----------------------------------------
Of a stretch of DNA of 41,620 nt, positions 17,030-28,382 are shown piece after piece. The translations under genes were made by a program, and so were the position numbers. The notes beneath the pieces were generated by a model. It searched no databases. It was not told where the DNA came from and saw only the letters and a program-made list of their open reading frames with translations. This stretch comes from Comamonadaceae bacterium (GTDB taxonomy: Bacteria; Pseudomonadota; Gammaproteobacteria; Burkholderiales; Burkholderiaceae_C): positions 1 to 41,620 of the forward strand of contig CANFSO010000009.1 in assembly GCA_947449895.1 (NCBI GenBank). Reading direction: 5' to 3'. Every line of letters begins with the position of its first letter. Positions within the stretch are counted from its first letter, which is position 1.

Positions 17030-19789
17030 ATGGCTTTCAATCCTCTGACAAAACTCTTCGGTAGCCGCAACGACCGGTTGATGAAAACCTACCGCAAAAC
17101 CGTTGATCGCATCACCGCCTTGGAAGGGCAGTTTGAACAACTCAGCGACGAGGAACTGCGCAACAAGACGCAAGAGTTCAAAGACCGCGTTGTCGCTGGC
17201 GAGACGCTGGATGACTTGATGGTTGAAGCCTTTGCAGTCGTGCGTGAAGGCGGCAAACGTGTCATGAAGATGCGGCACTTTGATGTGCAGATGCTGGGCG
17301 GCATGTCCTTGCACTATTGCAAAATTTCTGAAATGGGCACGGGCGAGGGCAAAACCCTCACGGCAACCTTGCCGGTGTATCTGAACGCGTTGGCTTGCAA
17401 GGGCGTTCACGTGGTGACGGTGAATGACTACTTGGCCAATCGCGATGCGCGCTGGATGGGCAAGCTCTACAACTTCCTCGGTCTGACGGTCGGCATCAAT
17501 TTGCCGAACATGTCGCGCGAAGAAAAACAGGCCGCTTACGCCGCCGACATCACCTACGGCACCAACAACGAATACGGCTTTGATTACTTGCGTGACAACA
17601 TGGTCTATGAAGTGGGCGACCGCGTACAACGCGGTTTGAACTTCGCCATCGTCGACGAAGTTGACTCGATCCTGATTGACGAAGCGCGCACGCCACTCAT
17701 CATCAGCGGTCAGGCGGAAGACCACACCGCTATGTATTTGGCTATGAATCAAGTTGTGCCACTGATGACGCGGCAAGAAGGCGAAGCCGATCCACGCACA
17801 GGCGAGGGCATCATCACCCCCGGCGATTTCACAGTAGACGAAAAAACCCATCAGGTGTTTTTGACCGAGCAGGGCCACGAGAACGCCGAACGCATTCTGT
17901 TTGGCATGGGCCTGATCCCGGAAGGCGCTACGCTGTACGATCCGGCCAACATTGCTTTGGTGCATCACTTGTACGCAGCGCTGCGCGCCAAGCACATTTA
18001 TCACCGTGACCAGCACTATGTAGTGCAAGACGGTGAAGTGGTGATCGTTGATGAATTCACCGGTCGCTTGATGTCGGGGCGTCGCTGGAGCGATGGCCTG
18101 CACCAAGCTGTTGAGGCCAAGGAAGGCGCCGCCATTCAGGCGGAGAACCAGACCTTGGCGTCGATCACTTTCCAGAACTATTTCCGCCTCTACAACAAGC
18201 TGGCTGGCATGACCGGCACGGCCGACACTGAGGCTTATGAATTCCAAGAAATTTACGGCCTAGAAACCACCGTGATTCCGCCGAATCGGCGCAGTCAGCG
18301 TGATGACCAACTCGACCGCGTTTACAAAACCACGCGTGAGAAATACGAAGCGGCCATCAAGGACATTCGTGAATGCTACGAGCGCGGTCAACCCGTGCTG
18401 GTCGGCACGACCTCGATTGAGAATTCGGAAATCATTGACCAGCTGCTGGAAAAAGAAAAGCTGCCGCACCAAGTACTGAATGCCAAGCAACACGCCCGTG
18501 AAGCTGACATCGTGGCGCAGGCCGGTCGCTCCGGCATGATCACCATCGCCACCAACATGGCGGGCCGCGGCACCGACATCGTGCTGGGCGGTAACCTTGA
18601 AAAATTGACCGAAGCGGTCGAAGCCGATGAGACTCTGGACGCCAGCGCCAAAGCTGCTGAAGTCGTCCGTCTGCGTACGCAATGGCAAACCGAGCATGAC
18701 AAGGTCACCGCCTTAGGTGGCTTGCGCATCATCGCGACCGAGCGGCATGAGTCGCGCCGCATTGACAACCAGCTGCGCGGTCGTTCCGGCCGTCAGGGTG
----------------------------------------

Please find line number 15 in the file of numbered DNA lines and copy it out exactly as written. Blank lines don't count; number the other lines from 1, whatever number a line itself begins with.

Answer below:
18201 TGGCTGGCATGACCGGCACGGCCGACACTGAGGCTTATGAATTCCAAGAAATTTACGGCCTAGAAACCACCGTGATTCCGCCGAATCGGCGCAGTCAGCG